The next indicator of whether McPherson students are college and career ready is labeled as the Postsecondary Progress Report.  This measurement tool has three components: Graduation Rate, Success Rate, and the Effective Rate.  The Graduation Rate is self-explanatory while the other two become a little dicey.  The Success Rate is measured by tracking if a student earns an industry recognized certificate while in high school, a post-secondary certificate, a post-secondary degree, or enrolled in a post-secondary program in both the first and secondary year after high school graduation.  McPherson’s Five-Year Graduation Rate is 88 percent with the Five-Year Success Rate being 56 percent.  There is also a measured Effective Rate that is calculated by multiplying the Graduation Rate by the Success Rate.  McPherson’s 5-Year Effective Rate is 49 percent.  You be the judge.

The last measurement of college and career ready is the ACT WorkKeys assessments.  This measurement has three assessments:  Applied Math, Graphic Literacy, and Workplace Documents.  There are four levels: Bronze, Silver, Gold, and Platinum.  McPherson’s Seniors must score a Silver in order to graduate.  This means that they must have a Silver on all three exams with the option of retaking the exams that are not Silver.  This assessment is not secure.  I am embarrassed to say that I fell into the trap the last several years that I taught at McPherson High School.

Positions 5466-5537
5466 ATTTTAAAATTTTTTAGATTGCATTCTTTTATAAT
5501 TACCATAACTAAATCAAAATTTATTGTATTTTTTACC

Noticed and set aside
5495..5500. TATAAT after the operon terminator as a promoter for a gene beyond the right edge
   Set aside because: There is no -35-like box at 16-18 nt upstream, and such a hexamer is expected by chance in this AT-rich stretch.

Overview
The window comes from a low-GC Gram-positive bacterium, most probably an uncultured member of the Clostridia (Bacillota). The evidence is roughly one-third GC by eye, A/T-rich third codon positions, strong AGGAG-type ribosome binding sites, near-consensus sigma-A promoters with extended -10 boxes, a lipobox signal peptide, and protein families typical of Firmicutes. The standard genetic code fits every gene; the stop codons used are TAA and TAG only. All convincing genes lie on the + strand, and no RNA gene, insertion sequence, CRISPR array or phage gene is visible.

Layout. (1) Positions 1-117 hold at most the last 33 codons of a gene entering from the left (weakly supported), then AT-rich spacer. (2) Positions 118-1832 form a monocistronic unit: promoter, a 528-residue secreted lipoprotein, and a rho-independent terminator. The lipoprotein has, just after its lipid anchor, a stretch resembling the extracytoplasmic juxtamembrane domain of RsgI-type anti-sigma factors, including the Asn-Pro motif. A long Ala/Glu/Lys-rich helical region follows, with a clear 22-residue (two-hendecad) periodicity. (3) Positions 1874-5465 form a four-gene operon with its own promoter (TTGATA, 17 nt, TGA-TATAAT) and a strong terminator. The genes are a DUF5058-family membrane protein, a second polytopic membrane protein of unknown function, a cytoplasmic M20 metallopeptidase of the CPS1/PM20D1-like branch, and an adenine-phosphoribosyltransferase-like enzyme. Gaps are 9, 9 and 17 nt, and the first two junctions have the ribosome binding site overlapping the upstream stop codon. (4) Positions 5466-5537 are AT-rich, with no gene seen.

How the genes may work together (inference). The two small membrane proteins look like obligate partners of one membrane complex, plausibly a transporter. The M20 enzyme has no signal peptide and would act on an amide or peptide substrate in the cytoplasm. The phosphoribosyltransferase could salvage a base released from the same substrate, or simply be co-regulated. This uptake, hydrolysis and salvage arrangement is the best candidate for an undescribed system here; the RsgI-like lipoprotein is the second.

Students are placed on a computer based WorkKeys practice site called KeyTrain.  Students would be on the KeyTrain site practicing questions during times in which they should have been taking direct curriculum instruction from a teacher.  I was ordered to drop anything else I might be teaching to get students on the site to practice the WorkKeys assessments.  It really came down to follow the orders and feed my family or find another job because of insubordination.  What a Silver really means is that the student has a 43.3 percent  chance of an effective job rating.  Not so sure I want that kid tightening the lug nuts on my car!

The last C of the C3 initiative is Citizenship.  It is an unmeasurable piece of promoted data, so I am sure that McPherson is at 100%.  I really wonder about the quality of McPherson student’s citizenship skills when the graduation rate is 88 percent.